While individual patient records are generally protected by federal health privacy laws, the big data expertise that has fueled Amazon’s success can be powerful in healthcare — for forecasting costs, targeting interventions, and developing products and treatments. said Dr. Aaron Neinstein, a digital health expert at the University of California, San Francisco and a member of a federal advisory committee on the matter.
One Medical went public in 2020 for $22.07 per share. After peaking at $58.70 last year, the stock price closed at $10.18 on Wednesday. The unprofitable company has missed Wall Street’s recent expectations amid a broader downturn for healthcare start-ups.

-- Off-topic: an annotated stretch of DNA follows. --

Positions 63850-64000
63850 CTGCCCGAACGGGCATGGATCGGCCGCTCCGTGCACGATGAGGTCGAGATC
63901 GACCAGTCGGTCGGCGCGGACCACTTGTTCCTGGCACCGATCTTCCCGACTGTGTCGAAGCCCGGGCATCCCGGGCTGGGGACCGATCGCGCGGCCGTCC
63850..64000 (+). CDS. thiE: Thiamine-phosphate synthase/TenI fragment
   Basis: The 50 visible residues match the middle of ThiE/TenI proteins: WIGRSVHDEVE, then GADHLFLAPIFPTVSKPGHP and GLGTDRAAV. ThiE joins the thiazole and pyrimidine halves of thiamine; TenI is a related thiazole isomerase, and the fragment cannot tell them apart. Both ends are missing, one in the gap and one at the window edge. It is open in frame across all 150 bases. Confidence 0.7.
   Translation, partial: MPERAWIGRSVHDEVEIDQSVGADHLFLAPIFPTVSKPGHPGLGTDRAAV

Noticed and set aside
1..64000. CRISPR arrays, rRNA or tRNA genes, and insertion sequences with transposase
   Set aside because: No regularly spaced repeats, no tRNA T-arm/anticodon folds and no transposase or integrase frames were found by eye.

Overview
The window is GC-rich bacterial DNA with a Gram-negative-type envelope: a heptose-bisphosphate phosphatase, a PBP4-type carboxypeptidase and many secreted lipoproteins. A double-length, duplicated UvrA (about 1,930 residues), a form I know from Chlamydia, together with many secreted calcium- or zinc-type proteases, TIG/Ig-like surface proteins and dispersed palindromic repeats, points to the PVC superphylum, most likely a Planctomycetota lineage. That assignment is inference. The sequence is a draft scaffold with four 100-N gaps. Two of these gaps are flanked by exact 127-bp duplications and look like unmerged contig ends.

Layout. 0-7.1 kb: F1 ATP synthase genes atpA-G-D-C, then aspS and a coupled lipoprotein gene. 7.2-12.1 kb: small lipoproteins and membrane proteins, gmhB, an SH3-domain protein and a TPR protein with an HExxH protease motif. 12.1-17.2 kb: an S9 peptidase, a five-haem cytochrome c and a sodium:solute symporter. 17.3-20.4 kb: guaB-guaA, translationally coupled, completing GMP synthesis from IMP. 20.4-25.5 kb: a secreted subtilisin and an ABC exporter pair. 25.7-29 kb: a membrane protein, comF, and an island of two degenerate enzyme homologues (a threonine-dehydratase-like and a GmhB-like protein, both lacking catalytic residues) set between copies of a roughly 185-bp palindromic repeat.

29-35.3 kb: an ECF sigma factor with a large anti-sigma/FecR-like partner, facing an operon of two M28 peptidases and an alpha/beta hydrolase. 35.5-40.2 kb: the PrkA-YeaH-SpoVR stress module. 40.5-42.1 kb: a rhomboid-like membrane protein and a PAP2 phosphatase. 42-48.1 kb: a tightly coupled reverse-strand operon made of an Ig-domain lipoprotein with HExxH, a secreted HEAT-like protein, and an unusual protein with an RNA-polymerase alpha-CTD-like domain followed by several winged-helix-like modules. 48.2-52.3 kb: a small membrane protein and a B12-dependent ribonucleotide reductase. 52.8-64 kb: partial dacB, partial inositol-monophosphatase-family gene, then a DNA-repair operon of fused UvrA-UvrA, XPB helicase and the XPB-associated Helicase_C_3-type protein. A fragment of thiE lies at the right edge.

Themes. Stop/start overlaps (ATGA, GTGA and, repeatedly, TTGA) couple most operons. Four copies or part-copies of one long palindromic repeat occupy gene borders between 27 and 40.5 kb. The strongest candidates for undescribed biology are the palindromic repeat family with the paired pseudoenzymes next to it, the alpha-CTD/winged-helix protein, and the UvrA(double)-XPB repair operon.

“We look forward to innovating together and expanding access to quality healthcare services,” said Amir Dan Rubin, the CEO of One Medical, who will remain in his post after the deal closes. The deal requires regulatory approval and One Medical’s shareholders.
Amazon’s healthcare ambitions go back more than two decades. In 1999, Amazon invested in Drugstore.com, a darling of the dotcom bubble, and Jeff Bezos, Amazon’s founder and then CEO, served on the Drugstore.com board.
But over the past half-decade, Amazon has plunged into its own vision of healthcare. In 2018 it started Haven, a partnership with JP Morgan and Berkshire Hathaway. Those companies, three of the country’s largest employers, were looking for new ways to provide healthcare to their employees. The amorphous attempt attracted a lot of attention but stalled and formally ended last year.
Amazon got into the $560 billion prescription drug industry when it spent $753 million in 2018 to buy the start-up PillPack, an online pharmacy that focuses on recurring monthly medications. Later, Amazon started Pharmacy, which, like PillPack, supplies drugs and integrates discounts for customers with Prime memberships.